Thank you, Chair Ladd and Members of the House Education Committee, for reading my testimony.
My name is Debrah Howes. I am the president of the American Federation of Teachers-NH. AFT-NH represents 4,000 teachers, paraeducators and school support staff, public service employees and higher education faculty across New Hampshire. My members work with approximately 29,000 of the 165,000 public school students in New Hampshire in one way or another. We also educate thousands of university students. I am writing today in opposition to HB 514, relative to the dissemination of obscene material by schools and institutions of higher learning.
HB 514 is an affront to education, educators, parents, and public school students across the Granite State. It is also an attack on the rights of adults to read, learn and explore culture in New Hampshire. Simply put, HB 514 opens the door to banning books within our public schools. By requiring all local school boards develop a process to resolve disputes about “objectionable or obscene” materials this bill invites complaints and anticipates censoring books and other materials. Nationwide, we have seen laws like this used to limit access in schools to books that deal with a whole variety of topics but most often focusing on race, racism, and the experiences of LGBTQ people. Objectionable and obscene are both subjective terms which make it easy to challenge almost any material as long as you can find at least one parent to say they are offended. While parents have the right to decide what their own children can read, this goes further and lets them decide what ALL children in a public school can read. Good books are meant to challenge the reader’s mind. They are meant to show us things we wouldn’t normally see in our lives. They may change our mind on topics, they may reinforce what we already believe. One thing is for sure; they are crucial to a child’s education.
This is what we know to be true. If we want kids to become readers and love reading, they need to have access to books: in the home, in the classroom, in the school library and in the public library. In fact, that is why AFT has given away more than 1 million books to kids and their parents at community events in the past year through “Reading Opens the World.” Three AFT-NH locals have given away 8,000 books right here in the Granite State. And we know from the excited response on kids faces at these events, to the polling we did with Hart research, that this is what we should be focused on: getting books into kids’ hands, not banning them.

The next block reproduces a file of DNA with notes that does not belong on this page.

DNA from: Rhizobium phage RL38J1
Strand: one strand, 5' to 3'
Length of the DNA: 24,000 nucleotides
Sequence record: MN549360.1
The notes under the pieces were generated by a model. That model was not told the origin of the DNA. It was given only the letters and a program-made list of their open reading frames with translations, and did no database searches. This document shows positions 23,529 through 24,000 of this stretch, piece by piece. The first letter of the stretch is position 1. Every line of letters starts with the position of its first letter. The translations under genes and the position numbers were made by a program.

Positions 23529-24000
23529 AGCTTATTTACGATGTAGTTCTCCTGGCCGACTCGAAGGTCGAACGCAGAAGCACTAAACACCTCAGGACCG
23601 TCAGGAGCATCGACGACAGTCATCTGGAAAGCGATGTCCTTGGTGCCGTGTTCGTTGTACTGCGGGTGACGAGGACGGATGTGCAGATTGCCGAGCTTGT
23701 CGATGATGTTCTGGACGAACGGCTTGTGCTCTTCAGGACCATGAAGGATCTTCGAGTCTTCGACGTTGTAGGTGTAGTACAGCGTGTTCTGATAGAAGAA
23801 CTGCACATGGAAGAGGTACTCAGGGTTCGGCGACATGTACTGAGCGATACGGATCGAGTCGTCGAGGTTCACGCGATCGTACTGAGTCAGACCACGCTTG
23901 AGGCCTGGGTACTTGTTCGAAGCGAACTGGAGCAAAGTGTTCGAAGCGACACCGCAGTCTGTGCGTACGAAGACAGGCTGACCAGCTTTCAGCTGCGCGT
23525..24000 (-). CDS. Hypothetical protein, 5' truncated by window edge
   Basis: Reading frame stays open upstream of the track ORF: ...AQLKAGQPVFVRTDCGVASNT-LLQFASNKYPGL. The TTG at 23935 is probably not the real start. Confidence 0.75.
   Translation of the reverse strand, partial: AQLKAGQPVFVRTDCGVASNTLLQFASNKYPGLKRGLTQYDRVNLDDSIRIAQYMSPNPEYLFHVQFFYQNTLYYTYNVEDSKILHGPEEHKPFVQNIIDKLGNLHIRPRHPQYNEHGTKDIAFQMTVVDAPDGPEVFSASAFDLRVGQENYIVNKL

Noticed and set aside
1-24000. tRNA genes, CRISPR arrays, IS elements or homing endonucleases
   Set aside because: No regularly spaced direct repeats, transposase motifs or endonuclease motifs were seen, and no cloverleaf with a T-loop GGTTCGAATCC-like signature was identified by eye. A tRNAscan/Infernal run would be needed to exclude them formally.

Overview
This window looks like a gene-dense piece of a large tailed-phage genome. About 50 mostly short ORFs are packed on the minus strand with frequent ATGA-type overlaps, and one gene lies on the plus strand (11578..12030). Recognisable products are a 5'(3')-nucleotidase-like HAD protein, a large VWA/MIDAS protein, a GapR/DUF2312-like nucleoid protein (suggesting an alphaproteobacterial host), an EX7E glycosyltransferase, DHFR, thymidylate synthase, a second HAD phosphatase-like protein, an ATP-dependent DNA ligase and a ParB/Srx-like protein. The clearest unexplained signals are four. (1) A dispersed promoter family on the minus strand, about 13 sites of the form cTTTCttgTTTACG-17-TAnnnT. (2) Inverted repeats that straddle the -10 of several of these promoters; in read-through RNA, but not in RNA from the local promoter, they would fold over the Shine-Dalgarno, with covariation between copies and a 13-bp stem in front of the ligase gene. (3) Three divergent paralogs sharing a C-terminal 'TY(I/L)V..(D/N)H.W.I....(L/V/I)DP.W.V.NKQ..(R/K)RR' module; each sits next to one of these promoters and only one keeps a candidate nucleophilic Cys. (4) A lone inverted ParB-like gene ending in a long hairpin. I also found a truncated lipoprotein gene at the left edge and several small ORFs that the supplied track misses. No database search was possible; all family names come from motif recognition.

This bill also comes after the material in public universities, public libraries and museums, spaces that are for adults as well as children. It is truly an overreach to try to broaden the obscenity law to include public universities. On the face of it, this bill adds protection to the public universities by including them alongside those institutions with (limited) immunity from prosecution for displaying and disseminating obscene material. However, it turns around and takes that protection away again. If the material is judged to be obscene through an adversarial proceeding, then the staff at a public university, public library or museum could face charges if the material is still displayed or disseminated. This two-step process that allows the commissioner of education to start adversarial proceedings based on complaints that something is obscene is a problem. Again, with the definition of obscene being so vague this leaves our University System, which is responsible for teaching adults, at the risk of frivolous, anonymous complaints, harassment of employees and censorship of material available to adults.
HB 514 is wrong for New Hampshire. It will shrink the world of ideas that our public school students are exposed to. It needlessly pits parents against parents, opens up our schools and colleges to baseless complaints and could lead to books—books that could be key to a student’s educational experience, being banned from schools.
I urge you to vote “no” on HB 514. Thank you for your time.
Debrah Howes, AFT-NH President